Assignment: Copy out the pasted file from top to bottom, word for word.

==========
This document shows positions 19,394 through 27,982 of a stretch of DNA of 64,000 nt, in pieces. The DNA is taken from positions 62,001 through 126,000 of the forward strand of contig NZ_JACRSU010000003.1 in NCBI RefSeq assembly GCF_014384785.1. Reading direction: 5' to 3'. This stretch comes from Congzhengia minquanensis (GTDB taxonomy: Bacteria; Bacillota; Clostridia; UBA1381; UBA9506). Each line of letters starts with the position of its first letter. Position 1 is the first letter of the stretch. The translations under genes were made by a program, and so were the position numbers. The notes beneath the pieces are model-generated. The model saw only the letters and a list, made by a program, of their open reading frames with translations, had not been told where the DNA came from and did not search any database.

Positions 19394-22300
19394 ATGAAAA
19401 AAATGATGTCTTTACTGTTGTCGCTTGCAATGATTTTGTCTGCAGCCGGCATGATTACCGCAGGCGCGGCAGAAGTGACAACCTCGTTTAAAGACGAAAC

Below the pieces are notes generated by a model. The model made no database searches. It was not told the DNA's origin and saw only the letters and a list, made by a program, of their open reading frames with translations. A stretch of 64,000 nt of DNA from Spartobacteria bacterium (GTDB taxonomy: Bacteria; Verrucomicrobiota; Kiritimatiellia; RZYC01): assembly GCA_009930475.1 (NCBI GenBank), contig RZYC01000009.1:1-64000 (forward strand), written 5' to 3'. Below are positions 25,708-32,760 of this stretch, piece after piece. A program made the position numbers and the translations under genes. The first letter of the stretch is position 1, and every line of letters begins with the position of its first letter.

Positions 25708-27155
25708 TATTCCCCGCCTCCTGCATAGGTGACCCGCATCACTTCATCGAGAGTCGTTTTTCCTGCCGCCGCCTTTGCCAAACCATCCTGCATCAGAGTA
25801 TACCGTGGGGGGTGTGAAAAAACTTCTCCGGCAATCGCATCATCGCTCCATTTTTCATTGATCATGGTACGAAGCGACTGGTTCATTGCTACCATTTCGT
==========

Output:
This document shows positions 19,394 through 27,982 of a stretch of DNA of 64,000 nt, in pieces. The DNA is taken from positions 62,001 through 126,000 of the forward strand of contig NZ_JACRSU010000003.1 in NCBI RefSeq assembly GCF_014384785.1. Reading direction: 5' to 3'. This stretch comes from Congzhengia minquanensis (GTDB taxonomy: Bacteria; Bacillota; Clostridia; UBA1381; UBA9506). Each line of letters starts with the position of its first letter. Position 1 is the first letter of the stretch. The translations under genes were made by a program, and so were the position numbers. The notes beneath the pieces are model-generated. The model saw only the letters and a list, made by a program, of their open reading frames with translations, had not been told where the DNA came from and did not search any database.

Positions 19394-22300
19394 ATGAAAA
19401 AAATGATGTCTTTACTGTTGTCGCTTGCAATGATTTTGTCTGCAGCCGGCATGATTACCGCAGGCGCGGCAGAAGTGACAACCTCGTTTAAAGACGAAAC

Below the pieces are notes generated by a model. The model made no database searches. It was not told the DNA's origin and saw only the letters and a list, made by a program, of their open reading frames with translations. A stretch of 64,000 nt of DNA from Spartobacteria bacterium (GTDB taxonomy: Bacteria; Verrucomicrobiota; Kiritimatiellia; RZYC01): assembly GCA_009930475.1 (NCBI GenBank), contig RZYC01000009.1:1-64000 (forward strand), written 5' to 3'. Below are positions 25,708-32,760 of this stretch, piece after piece. A program made the position numbers and the translations under genes. The first letter of the stretch is position 1, and every line of letters begins with the position of its first letter.

Positions 25708-27155
25708 TATTCCCCGCCTCCTGCATAGGTGACCCGCATCACTTCATCGAGAGTCGTTTTTCCTGCCGCCGCCTTTGCCAAACCATCCTGCATCAGAGTA
25801 TACCGTGGGGGGTGTGAAAAAACTTCTCCGGCAATCGCATCATCGCTCCATTTTTCATTGATCATGGTACGAAGCGACTGGTTCATTGCTACCATTTCGT